The laser beam as a "3D painter"

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At phys.org

There are many ways to create three dimensional objects on a micrometer scale. But how can the chemical properties of a material be tuned at micrometer precision? Scientists ... developed a method to attach molecules at exactly the right place. When biological tissue is grown, this method can allow the positioning of chemical signals, telling living cells where to attach. The new technique also holds promise for sensor technology: A tiny three dimensional 'lab on a chip' could be created, in which accurately positioned molecules react with substances from the environment... This method can be used to artificially grow biological tissue. Like a climbing plant clinging to a rack, cells need some scaffold at which they attach. In a natural tissue, the extracellular matrix does the trick by using specific amino acid sequences to signal the cells, where they are supposed to grow.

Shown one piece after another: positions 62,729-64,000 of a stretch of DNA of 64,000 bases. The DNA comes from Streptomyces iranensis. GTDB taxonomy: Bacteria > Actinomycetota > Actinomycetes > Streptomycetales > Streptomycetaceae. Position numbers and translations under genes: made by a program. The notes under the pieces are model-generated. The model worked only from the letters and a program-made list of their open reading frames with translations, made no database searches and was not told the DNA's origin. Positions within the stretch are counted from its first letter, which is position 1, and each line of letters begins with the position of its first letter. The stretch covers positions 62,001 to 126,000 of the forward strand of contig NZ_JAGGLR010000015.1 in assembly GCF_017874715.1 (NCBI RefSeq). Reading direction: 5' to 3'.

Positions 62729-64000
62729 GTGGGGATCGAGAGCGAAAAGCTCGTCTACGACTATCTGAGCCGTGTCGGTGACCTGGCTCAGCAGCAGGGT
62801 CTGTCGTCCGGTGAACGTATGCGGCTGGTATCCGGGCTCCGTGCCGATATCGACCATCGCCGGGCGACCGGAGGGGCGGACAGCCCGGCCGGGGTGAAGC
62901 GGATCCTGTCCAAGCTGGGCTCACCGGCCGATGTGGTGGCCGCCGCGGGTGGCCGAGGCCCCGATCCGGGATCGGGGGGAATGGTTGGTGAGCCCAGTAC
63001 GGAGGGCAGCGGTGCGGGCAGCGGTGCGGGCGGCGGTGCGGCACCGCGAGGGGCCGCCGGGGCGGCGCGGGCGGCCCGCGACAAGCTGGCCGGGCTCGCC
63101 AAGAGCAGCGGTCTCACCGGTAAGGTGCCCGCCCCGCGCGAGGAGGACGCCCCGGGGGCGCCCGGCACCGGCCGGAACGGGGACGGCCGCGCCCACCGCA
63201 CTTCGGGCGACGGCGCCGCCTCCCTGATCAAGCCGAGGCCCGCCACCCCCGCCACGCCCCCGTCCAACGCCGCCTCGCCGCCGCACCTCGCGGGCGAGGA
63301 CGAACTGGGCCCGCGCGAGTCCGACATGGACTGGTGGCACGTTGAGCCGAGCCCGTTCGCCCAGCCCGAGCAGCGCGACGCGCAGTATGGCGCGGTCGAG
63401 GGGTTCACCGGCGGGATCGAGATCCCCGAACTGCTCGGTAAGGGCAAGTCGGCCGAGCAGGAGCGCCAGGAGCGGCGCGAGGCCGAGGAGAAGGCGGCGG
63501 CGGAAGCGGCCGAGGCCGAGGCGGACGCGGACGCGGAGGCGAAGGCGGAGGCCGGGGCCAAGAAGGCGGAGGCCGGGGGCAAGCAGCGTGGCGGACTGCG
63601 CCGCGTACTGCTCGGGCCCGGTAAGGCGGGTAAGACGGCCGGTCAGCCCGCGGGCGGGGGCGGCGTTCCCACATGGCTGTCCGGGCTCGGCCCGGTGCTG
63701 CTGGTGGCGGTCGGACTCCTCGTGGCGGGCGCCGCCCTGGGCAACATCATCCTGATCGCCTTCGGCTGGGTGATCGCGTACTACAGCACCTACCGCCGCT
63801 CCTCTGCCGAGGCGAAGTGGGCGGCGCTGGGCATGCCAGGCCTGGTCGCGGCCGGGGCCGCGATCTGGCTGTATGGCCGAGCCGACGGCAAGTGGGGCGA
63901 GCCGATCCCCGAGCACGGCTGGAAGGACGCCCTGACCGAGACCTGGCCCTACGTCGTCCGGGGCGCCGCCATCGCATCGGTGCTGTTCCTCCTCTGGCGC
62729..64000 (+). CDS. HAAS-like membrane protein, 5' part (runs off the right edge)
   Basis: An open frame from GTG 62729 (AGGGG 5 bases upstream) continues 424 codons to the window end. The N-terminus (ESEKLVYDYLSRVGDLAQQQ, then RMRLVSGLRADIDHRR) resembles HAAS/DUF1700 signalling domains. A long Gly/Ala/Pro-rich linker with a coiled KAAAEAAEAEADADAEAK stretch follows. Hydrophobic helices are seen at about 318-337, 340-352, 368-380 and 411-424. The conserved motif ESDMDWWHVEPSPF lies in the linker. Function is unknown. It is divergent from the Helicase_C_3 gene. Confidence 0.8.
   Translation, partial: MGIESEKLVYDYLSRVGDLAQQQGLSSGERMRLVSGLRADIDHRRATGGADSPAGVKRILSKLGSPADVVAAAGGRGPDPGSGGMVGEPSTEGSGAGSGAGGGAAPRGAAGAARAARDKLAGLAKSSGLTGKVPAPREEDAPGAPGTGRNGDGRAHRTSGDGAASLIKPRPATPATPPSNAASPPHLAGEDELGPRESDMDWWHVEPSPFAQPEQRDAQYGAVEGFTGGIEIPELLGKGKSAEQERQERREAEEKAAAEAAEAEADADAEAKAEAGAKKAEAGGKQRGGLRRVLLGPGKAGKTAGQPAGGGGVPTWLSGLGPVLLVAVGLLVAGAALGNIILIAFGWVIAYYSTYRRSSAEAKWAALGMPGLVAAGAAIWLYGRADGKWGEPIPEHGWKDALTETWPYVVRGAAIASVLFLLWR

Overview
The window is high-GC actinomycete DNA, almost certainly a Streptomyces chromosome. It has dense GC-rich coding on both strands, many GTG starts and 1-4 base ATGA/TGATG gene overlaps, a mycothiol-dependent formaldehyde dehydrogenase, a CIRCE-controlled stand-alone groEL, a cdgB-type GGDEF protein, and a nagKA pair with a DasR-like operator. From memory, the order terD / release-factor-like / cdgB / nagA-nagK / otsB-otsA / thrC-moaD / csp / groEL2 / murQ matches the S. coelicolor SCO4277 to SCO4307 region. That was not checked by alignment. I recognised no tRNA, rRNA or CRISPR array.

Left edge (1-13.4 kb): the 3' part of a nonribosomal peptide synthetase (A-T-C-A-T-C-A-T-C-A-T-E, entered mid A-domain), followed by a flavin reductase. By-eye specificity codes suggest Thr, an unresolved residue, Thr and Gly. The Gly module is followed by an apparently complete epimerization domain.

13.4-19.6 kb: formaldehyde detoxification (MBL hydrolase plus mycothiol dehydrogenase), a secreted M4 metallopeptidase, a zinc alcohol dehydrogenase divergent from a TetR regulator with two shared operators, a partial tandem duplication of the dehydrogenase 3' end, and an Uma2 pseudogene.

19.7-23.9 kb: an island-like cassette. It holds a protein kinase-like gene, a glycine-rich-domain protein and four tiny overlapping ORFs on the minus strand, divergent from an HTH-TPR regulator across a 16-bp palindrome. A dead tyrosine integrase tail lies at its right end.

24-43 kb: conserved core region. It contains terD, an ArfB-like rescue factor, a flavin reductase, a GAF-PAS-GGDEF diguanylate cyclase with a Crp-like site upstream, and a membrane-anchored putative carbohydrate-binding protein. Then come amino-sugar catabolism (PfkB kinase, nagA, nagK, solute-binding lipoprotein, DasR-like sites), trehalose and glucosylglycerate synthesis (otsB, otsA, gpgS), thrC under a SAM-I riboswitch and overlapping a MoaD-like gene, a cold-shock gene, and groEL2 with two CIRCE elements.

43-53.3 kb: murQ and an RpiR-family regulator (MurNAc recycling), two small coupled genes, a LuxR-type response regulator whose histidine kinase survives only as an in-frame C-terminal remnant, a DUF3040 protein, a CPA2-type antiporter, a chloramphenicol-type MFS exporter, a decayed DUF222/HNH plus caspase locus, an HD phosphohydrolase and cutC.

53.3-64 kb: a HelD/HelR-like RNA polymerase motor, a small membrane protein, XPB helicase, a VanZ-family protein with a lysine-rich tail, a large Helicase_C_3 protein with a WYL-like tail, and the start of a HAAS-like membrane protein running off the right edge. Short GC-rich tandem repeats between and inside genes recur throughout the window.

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At phys.org


 

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